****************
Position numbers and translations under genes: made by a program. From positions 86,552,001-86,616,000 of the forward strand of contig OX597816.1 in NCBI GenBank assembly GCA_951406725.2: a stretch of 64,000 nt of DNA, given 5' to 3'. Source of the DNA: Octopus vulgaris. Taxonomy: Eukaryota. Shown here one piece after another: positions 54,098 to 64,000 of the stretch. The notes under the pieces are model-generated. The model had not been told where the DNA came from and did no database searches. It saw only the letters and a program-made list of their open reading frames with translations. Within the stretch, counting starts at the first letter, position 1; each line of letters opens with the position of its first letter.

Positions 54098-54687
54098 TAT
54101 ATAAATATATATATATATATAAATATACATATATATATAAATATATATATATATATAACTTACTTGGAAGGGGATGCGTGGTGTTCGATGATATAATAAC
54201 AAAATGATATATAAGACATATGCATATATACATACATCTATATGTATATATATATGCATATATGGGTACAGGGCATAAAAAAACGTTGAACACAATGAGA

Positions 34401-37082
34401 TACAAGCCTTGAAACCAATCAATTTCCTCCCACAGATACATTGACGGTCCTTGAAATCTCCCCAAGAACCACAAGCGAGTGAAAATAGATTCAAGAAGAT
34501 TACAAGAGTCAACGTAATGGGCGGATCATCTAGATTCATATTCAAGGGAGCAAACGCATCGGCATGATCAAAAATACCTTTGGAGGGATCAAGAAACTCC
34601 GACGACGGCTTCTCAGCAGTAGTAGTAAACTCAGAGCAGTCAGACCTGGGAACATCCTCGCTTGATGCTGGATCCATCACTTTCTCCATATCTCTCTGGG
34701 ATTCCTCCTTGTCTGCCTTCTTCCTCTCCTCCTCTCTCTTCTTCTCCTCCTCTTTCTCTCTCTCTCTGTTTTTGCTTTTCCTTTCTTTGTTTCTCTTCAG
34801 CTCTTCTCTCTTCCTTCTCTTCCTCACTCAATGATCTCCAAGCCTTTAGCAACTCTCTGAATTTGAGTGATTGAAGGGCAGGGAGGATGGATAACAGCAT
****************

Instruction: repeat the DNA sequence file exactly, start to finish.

Position numbers and translations under genes: made by a program. From positions 86,552,001-86,616,000 of the forward strand of contig OX597816.1 in NCBI GenBank assembly GCA_951406725.2: a stretch of 64,000 nt of DNA, given 5' to 3'. Source of the DNA: Octopus vulgaris. Taxonomy: Eukaryota. Shown here one piece after another: positions 54,098 to 64,000 of the stretch. The notes under the pieces are model-generated. The model had not been told where the DNA came from and did no database searches. It saw only the letters and a program-made list of their open reading frames with translations. Within the stretch, counting starts at the first letter, position 1; each line of letters opens with the position of its first letter.

Positions 54098-54687
54098 TAT
54101 ATAAATATATATATATATATAAATATACATATATATATAAATATATATATATATATAACTTACTTGGAAGGGGATGCGTGGTGTTCGATGATATAATAAC
54201 AAAATGATATATAAGACATATGCATATATACATACATCTATATGTATATATATATGCATATATGGGTACAGGGCATAAAAAAACGTTGAACACAATGAGA

Positions 34401-37082
34401 TACAAGCCTTGAAACCAATCAATTTCCTCCCACAGATACATTGACGGTCCTTGAAATCTCCCCAAGAACCACAAGCGAGTGAAAATAGATTCAAGAAGAT
34501 TACAAGAGTCAACGTAATGGGCGGATCATCTAGATTCATATTCAAGGGAGCAAACGCATCGGCATGATCAAAAATACCTTTGGAGGGATCAAGAAACTCC
34601 GACGACGGCTTCTCAGCAGTAGTAGTAAACTCAGAGCAGTCAGACCTGGGAACATCCTCGCTTGATGCTGGATCCATCACTTTCTCCATATCTCTCTGGG
34701 ATTCCTCCTTGTCTGCCTTCTTCCTCTCCTCCTCTCTCTTCTTCTCCTCCTCTTTCTCTCTCTCTCTGTTTTTGCTTTTCCTTTCTTTGTTTCTCTTCAG
34801 CTCTTCTCTCTTCCTTCTCTTCCTCACTCAATGATCTCCAAGCCTTTAGCAACTCTCTGAATTTGAGTGATTGAAGGGCAGGGAGGATGGATAACAGCAT